Surface Adhesion of Human Serum Albumin (HSA) and Transforming Growth Factor-β (TGF-β) Evaluated with AFM Force Spectroscopy
Janusz Strzelecki1, Anna Zawadzka2, Marek Ciepla3
1. Institute of Physics, Faculty of Physics, Astronomy and Informatics, Nicolaus Copernicus University, Grudziadzka 5, 87-100, Torun, Poland
2. Department of Automation and Measurement Systems, Faculty of Physics, Astronomy and Informatics, Nicolaus Copernicus University, Grudziadzka 5, 87-100 Torun, Poland
3. Institute of Physics, Polish Academy of Science, SL 4 - Laboratory of Biological Physics, Al. Lotnikow 32/48, 02-668 Warszawa, Poland
Abstract: Understanding protein-material interaction is vital for development of biosensors and biomaterials. Human serum albumin (HSA) is an all important protein most prevalent in blood plasma and thus it also most frequently comes into contact with biomaterial surface. Its adhesive properties are well researched, also at the single molecule level with atomic force microscopy (AFM) (Dupont-Gillain et al., 2003; Lai et al., 2008). The transforming growth factor-β (TGF-β) is an extremely stable protein (Sikora and Cieplak, 2012) and an important regulator with diverse biological effects on cellular processes including proliferation, migration, differentiation and apoptosis (Runyan et al., 2006). It is involved in multiple pathologies, including cancer and fibrotic diseases, like Marfan syndrome. In this disease TGF-β fails to be bound by fibrinogen, which causes weakening of connective tissues. Unbound TGF-β thus circulates in significant quantities in extracellular space, entering bloodstream.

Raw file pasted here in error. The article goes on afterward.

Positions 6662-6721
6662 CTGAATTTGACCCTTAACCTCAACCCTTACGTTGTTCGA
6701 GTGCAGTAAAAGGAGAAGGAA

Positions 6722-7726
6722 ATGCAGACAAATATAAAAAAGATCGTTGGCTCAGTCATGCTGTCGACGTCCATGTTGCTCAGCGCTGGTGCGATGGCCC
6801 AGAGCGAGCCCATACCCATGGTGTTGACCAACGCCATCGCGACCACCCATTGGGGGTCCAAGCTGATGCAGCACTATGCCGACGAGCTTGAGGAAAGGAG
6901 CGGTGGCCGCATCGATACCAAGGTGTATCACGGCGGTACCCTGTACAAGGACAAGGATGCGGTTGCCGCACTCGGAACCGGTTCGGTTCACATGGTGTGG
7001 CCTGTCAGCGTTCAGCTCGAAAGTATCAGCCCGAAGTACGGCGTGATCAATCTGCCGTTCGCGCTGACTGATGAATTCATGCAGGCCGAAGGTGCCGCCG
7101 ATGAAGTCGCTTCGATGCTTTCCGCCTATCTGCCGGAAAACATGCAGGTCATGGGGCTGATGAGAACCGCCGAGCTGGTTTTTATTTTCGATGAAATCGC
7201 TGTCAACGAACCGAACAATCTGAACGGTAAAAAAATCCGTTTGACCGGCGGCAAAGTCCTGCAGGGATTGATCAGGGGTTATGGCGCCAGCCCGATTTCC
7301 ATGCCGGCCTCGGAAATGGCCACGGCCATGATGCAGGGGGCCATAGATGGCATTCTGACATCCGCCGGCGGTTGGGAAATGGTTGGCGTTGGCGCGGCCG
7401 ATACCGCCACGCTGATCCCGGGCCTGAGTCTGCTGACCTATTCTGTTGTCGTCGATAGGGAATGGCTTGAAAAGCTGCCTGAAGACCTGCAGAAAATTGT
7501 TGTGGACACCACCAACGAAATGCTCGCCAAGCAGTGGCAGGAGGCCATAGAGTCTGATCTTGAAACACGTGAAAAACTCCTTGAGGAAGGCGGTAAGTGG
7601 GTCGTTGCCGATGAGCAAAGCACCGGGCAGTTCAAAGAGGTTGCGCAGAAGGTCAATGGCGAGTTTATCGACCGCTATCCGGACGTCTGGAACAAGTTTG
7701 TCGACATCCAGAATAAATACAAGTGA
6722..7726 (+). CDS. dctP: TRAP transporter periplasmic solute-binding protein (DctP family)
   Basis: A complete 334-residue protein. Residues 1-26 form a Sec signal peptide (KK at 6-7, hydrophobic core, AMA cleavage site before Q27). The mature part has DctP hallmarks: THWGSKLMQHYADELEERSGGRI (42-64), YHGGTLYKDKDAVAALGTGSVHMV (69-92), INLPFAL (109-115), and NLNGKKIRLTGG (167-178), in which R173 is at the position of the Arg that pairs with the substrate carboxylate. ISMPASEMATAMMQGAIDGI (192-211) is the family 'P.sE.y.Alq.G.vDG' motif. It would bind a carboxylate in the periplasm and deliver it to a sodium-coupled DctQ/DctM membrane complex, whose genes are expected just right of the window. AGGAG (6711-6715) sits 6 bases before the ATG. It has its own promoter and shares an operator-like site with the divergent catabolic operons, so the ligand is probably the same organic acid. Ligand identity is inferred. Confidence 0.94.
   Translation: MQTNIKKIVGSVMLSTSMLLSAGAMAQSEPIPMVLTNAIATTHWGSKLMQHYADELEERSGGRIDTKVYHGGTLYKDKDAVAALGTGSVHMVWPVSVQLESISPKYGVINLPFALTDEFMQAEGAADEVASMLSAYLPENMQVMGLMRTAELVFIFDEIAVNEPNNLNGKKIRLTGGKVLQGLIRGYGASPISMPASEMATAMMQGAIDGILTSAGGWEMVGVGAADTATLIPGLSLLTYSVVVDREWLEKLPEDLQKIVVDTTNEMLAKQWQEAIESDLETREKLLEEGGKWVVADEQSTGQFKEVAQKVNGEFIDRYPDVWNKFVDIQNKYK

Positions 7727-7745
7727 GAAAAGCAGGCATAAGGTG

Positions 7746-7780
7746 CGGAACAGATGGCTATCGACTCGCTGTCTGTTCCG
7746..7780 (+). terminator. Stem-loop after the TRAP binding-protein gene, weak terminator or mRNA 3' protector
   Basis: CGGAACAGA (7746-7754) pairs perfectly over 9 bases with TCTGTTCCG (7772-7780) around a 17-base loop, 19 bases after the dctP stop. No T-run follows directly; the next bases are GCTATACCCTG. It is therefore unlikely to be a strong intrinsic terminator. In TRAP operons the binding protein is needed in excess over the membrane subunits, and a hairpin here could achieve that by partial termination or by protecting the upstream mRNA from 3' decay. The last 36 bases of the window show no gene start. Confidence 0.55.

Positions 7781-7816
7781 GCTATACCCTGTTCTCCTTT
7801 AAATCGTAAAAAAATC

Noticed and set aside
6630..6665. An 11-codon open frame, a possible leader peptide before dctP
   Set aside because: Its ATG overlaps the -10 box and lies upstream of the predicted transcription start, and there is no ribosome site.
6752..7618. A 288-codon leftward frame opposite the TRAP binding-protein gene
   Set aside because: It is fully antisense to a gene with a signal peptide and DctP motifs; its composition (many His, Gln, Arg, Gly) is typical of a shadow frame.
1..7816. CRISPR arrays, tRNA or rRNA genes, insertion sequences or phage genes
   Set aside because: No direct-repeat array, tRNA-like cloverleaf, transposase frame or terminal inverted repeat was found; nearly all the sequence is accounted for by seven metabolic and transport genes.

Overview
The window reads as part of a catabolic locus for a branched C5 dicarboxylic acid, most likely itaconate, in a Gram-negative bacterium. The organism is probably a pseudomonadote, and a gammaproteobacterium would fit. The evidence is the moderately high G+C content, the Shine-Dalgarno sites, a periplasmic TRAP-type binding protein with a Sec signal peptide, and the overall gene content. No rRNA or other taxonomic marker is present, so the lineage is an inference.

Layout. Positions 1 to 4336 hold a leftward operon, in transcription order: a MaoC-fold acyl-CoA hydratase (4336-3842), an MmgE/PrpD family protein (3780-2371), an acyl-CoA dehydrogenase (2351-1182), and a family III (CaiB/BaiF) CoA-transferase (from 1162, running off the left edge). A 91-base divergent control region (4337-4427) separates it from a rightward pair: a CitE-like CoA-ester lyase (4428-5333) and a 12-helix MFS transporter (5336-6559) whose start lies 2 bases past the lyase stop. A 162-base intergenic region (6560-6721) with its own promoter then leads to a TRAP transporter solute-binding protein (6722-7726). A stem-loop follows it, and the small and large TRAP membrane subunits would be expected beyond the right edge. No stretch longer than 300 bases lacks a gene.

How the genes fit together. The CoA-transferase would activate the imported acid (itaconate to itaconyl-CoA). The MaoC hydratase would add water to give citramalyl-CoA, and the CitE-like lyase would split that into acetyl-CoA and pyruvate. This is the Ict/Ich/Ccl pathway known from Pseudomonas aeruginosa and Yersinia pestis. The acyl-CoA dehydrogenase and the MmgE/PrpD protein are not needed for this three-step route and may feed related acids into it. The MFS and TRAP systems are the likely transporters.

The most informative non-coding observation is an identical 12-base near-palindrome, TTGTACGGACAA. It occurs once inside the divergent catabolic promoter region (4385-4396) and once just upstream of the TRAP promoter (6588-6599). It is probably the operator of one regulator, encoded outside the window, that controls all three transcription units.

In those conditions both HSA and TGF-β can appear adhering to biomaterial/biosensor surfaces. TGF-β bears some similarities to HSA (Siddiqui et al., 2004) and HSA is known to influence surface binding of other proteins (McClary et al., 2000). Thus adhesive properties of those proteins could be influenced by mutual interaction. In this study we employ sensitive atomic force microscopy (AFM) based force spectroscopy technique to evaluate if such interaction can influence measurements of surface adhesion force. We observed that if 2% addition of TGF-β1 was present in HSA covered surfaces then adhesive forces were limited to 600pN, with overall adhesive properties remaining similar.